Department of Public Health, Center for Asian Health, Temple University, USA.
Hepatitis B virus (HBV) infection and liver cancer are severe health problems among Korean Americans. Most Korean Americans are neither screened nor vaccinated against HBV owing to substantial access barriers.
The primary objective of this article is to highlight how our team of academic researchers and community partners worked together to apply a community-based participatory research (CBPR) approach to developing, implementing, and evaluating a culturally appropriate, church-based HBV screening and vaccination intervention program for Korean Americans.
Guided by CBPR, multiple strategies were used to form academic-community partnerships in the development and implementation of the culturally appropriate HBV intervention program in the Korean-American community. These include the formation of a community advisory board (CAB) and adoption of CBPR principles, community needs assessment, development and evaluation of the pilot intervention program, and the full-scale community controlled trial.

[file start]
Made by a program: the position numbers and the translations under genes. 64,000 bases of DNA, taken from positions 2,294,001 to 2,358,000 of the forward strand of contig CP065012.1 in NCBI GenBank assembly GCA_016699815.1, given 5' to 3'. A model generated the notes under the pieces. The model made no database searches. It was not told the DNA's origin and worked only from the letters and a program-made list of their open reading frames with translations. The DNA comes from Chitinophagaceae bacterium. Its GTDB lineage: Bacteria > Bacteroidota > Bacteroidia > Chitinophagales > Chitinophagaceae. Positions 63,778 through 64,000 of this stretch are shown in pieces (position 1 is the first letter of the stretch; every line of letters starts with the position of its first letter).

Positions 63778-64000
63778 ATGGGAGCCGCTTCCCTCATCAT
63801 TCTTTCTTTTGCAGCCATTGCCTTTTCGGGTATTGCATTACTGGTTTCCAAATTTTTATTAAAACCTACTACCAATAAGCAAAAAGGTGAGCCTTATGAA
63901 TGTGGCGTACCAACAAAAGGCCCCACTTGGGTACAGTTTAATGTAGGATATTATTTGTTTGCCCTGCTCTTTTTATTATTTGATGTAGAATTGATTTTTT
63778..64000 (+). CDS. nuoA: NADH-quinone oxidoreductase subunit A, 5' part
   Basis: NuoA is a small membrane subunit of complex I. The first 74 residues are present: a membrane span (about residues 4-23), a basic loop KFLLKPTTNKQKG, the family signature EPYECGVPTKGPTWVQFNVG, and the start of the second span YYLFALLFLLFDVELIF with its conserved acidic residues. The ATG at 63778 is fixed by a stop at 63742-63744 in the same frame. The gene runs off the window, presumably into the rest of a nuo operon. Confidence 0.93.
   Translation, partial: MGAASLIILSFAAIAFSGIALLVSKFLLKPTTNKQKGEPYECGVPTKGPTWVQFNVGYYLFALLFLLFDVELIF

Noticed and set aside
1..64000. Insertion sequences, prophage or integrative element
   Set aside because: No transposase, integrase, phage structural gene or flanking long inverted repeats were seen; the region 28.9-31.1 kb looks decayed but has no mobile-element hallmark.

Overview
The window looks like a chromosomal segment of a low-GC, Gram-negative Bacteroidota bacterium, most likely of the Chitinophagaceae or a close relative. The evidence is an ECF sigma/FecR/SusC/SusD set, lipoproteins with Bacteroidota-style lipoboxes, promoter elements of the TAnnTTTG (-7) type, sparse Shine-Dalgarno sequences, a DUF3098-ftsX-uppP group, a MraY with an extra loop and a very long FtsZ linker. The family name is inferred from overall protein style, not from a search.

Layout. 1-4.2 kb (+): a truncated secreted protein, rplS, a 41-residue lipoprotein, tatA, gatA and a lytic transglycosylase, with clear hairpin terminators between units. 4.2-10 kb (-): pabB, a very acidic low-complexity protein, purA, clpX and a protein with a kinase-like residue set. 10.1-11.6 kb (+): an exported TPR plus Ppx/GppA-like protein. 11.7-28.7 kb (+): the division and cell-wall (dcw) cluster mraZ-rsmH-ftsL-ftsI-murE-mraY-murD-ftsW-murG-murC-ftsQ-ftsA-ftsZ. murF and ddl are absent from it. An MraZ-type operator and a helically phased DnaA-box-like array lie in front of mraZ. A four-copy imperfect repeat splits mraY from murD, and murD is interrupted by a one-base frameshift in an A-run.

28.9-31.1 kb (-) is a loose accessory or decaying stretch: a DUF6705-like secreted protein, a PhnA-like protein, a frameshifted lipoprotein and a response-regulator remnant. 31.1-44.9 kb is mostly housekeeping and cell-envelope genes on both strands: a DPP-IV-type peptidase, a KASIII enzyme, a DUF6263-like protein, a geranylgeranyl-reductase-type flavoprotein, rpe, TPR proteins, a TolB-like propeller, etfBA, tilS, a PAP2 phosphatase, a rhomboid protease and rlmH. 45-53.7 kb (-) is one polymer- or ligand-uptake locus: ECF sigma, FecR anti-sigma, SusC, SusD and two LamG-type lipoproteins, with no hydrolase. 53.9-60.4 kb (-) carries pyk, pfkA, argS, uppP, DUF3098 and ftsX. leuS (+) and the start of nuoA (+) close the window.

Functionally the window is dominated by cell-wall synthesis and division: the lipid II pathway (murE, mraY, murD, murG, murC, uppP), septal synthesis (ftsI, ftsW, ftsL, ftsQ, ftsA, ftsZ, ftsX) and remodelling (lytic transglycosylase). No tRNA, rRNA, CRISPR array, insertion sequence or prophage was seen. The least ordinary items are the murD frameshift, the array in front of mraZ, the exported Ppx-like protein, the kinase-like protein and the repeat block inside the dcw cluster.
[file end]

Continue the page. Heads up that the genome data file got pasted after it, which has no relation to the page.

The pilot intervention results indicated significant increases in screening and vaccination rates in the intervention group compared with the control group. With the success of the partnership and pilot study, Korean church leaders, CAB members, and researchers are currently co-leading a full-scale intervention study to further evaluate the effectiveness of the intervention program.
The current study highlights the role and contributions of multiple partners through five phases and discusses the challenges and lessons learned for how to sustain intervention programs by emphasizing common vision, trust development, shared recognition, capacity building, long-term commitments to partnership building, and balance between science and community needs.